The Bangor Daily News announced this week that it completed its full transition to open source blogging software, WordPress. And get this: The workflow integrates seamlessly with InDesign, meaning the paper now has one content management system for both its web and print operations.

    In this web-first workflow, reporters and editors compose their stories in Google Docs and once the story is ready to publish, can send it to WordPress with just one click.

  • Can Pulse, a popular news-reading app for Apple’s iOS and Google’s Android, end up being the Netflix of the news business? The app has raised $9 million in funding, and passed 4 million downloads this month. And OnSwipe, a platform that makes it easy for publishers to create an app-like mobile and tablet experience in under three minutes, has raised $5 million.
  • Spin ousted its editor-In-chief Doug Brod and longtime publisher Malcolm Campbell this week.
  • A new twist on the daily deal craze — The Reverse Groupon:

    The big idea: You come up with a deal, get your friends on board, and submit it to Loopt. They’ll then try to get their sales team to get the merchant to give you the deal. If it works, you get the deal.

  • One blogger asks: How is the long-form curating app Byliner fundamentally any different from content farms and scraper sites?

    I’m having a really hard time wrapping my head around how its ideologically consistent to villainize copycat sites while at the same time celebrating the launch of services that facilitate both the removal of content from an original source as well as the repackaging of that content in another form.

    What’s the difference? Is it because the Byliner is well designed? Or because scraper sites are run by machines in foreign countries and the content on Byliner is being hand-picked by Real People Who Care About Reading? Or something else entirely? Or am I just incredibly daft and confusing two completely different things here?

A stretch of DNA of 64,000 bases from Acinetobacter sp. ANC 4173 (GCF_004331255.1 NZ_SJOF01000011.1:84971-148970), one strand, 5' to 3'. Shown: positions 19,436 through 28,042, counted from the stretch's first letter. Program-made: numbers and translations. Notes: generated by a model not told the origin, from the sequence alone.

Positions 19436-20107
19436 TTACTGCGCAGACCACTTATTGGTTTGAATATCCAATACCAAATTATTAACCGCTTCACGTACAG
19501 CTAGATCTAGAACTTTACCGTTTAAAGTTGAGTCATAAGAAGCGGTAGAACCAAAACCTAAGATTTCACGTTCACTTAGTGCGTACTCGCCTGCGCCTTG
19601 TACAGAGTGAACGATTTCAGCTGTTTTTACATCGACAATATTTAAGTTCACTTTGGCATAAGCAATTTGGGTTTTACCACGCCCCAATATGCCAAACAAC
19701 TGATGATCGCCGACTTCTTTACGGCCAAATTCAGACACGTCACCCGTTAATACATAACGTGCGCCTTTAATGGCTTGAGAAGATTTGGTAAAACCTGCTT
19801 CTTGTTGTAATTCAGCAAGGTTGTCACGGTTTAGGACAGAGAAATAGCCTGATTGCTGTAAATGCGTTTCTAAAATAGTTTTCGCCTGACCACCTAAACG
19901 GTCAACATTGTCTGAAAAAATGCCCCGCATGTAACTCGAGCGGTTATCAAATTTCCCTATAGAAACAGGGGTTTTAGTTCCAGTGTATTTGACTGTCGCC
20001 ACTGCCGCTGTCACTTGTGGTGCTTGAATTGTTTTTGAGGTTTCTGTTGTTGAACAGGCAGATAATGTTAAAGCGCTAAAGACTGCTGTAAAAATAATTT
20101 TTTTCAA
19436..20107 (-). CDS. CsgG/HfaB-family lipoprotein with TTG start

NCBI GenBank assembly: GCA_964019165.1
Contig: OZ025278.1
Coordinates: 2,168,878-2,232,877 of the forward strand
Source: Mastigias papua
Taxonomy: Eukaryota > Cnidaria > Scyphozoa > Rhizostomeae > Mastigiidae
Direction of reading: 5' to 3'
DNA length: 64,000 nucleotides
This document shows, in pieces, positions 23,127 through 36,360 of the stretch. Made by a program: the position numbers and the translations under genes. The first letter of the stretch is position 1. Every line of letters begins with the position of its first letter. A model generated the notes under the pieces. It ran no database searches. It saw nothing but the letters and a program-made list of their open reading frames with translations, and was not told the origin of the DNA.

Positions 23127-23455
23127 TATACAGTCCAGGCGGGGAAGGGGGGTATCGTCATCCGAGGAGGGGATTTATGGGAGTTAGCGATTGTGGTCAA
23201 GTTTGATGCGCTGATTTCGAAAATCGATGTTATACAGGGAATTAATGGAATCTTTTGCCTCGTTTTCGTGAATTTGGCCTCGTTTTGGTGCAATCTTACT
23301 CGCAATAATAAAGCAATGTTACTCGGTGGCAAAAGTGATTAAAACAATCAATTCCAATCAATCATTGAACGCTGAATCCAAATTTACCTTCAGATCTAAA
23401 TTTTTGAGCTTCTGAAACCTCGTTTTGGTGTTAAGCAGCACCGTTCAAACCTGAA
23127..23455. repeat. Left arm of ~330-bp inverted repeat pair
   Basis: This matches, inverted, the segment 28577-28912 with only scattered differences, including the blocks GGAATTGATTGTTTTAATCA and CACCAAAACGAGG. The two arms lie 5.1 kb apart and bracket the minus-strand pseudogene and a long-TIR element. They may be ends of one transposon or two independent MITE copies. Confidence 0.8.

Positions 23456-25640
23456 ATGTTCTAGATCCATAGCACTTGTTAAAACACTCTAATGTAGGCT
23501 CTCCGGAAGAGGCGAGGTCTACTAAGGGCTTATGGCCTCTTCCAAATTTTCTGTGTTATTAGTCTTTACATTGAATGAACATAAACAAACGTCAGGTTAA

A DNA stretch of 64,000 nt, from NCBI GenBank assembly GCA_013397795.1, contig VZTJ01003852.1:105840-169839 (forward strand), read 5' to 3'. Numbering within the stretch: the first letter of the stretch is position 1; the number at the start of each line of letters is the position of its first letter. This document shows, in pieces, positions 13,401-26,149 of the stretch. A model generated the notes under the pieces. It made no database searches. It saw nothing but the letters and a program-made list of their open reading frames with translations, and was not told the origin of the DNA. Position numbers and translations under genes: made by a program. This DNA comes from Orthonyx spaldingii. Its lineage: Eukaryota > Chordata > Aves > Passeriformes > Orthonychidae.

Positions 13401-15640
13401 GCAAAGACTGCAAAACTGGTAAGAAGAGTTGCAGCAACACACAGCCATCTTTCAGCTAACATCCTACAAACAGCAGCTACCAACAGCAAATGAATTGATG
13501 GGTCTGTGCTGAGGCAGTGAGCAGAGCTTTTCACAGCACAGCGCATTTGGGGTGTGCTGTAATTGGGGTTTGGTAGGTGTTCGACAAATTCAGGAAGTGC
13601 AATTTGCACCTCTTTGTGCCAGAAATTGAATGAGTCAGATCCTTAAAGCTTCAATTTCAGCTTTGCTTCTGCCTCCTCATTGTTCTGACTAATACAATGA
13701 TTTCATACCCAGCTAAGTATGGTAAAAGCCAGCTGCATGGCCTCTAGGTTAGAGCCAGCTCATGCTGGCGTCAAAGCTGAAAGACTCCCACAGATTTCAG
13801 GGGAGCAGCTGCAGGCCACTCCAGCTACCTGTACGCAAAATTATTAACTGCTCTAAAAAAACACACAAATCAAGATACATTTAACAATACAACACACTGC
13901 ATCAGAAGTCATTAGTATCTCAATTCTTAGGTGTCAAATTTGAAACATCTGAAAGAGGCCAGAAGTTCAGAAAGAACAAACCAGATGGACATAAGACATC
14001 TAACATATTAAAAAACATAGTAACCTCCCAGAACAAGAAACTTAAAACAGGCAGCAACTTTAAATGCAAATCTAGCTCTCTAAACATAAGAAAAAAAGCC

• Here’s Cory Doctorow on why fair use doesn’t work unless you’ve got a huge war-chest for paying lawyers. Speaking of fair use, this week a federal judge ruled that publishing an entire article without the rights holder’s authorization was a fair use of the work.
  • Twitter wants to introduce ads directly into users’ timelines:

    The move to place “promoted tweets” in the main “stream” of tweets on the service is likely to be controversial with users who have seen only limited and unobtrusive marketing messages so far in Twitter’s five-year history.

    Other commercial options under discussion include deals and offers similar in style to rival Groupon, which aggregates consumer demand for time-limited specific offers. It is also looking at introducing enhanced profile pages for brands and media management tools, which could allow advertisers to pre-schedule 140-character posts.

    Meanwhile, Facebook has launched a new “comment ad” in an attempt to emulate word-of-mouth marketing.

  • Amazon is planning to launch a tablet PC later this summer.
  • Google is planning to buy more companies to boost its online display ad presence.
  • Beginning next month, Verizon Wireless will no longer offer unlimited data plans to new subscribers, moving to a tiered structure.
  • Man scorns kids today, yearns for past.
  • And finally, before you drink and tweet this weekend, please keep the following news item in mind: The background check company Social Intelligence will store your social networking slipups for 7 years.